Washington 28h February 1820
My Dear John
Your Letter distressed both your father and myself on account of the painful news it contained—but we were neither of us displeased with you as we were perfectly sensible of the motive both of duty and affection by which you were situated—We are still very uneasy at your Grandfathers situation altho I have had a letter from him since the receipt of yours which has induced us to hope that both his health and his spirits have ascended.
The desease of your Uncle I have long thought incurable and I am very sorry that he is not removed to some distance from his father—but as it is we must hope for the best and trust that the poor old Gentleman may be enabled to support this bitter affliction with fortitude and not sink under the grief which preys on him so severely—
I am rejoiced I did not know of your dangerous situation in crossing the North River otherwise I should have been in agony and condemned your rashness very sharply; as it is I am too happy to say any thing about it more than that I sincerely thank God for your escape I have seen your favorites several times and Henrietta becomes more lovely every time I see her—The Balls Concerts parties &cc are incessant and I am almost worn out—I have stolen to night and sent an excuse to Mrs. Gales where we went about a week since and where your father danced to the astonishment of all the world. This circumstance has given rise to a great buz of conversation and I think for a week almost hushed the Missouri Question out of Congress there it still occupies our great rulers and we are likely to be honoured with their company half the Summer which will add greatly to the heat and not much to the enjoyment of your affectionate Mother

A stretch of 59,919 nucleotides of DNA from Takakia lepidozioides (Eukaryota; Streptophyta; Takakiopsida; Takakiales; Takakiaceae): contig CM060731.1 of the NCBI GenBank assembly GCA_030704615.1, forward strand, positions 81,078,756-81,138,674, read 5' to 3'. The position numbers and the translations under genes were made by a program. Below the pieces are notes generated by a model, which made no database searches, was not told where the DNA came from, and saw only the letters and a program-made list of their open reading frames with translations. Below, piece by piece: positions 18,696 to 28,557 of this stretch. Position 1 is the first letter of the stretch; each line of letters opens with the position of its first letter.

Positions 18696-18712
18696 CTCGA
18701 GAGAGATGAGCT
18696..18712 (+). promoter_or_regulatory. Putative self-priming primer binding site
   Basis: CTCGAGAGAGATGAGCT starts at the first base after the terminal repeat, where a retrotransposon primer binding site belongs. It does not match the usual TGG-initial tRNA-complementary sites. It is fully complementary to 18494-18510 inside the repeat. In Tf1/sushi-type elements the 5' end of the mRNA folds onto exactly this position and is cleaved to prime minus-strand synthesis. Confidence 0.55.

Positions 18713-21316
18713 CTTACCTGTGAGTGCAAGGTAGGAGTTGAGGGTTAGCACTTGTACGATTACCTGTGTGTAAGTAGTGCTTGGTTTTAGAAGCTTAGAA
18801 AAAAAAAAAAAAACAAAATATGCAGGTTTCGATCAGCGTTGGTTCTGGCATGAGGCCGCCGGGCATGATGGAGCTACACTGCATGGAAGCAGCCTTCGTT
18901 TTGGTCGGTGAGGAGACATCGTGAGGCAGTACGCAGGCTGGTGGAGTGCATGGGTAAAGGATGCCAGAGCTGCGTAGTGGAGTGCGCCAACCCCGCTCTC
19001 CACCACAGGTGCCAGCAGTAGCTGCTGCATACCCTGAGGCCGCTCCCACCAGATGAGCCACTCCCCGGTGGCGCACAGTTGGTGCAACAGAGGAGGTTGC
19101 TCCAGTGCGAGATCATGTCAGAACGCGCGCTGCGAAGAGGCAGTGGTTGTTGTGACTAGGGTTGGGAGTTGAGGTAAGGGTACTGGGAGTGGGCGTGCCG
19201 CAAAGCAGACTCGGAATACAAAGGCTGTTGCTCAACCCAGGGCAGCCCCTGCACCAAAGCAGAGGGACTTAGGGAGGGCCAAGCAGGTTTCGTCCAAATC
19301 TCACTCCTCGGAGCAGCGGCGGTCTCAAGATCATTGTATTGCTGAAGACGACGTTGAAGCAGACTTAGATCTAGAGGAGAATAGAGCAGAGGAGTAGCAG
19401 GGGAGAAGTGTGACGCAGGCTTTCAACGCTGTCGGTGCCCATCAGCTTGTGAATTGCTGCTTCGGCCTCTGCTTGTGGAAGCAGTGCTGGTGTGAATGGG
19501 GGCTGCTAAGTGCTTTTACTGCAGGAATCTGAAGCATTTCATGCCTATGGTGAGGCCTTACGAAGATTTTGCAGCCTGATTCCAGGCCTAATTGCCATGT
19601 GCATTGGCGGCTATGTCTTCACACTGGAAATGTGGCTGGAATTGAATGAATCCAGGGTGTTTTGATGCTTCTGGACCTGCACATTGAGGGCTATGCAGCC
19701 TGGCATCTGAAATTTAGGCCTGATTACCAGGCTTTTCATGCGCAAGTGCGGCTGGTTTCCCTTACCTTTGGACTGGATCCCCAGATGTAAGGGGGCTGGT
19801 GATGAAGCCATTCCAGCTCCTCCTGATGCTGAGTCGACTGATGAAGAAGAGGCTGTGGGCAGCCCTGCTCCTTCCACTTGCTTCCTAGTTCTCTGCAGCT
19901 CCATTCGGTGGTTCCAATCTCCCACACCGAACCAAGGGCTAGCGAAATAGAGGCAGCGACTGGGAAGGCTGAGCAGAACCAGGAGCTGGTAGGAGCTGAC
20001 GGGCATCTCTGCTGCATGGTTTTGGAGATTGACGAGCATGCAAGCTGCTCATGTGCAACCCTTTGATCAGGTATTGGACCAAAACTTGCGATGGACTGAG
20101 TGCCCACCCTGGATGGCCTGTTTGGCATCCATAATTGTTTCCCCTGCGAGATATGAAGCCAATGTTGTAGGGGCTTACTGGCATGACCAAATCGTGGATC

L C A—
MHi: Adams Papers.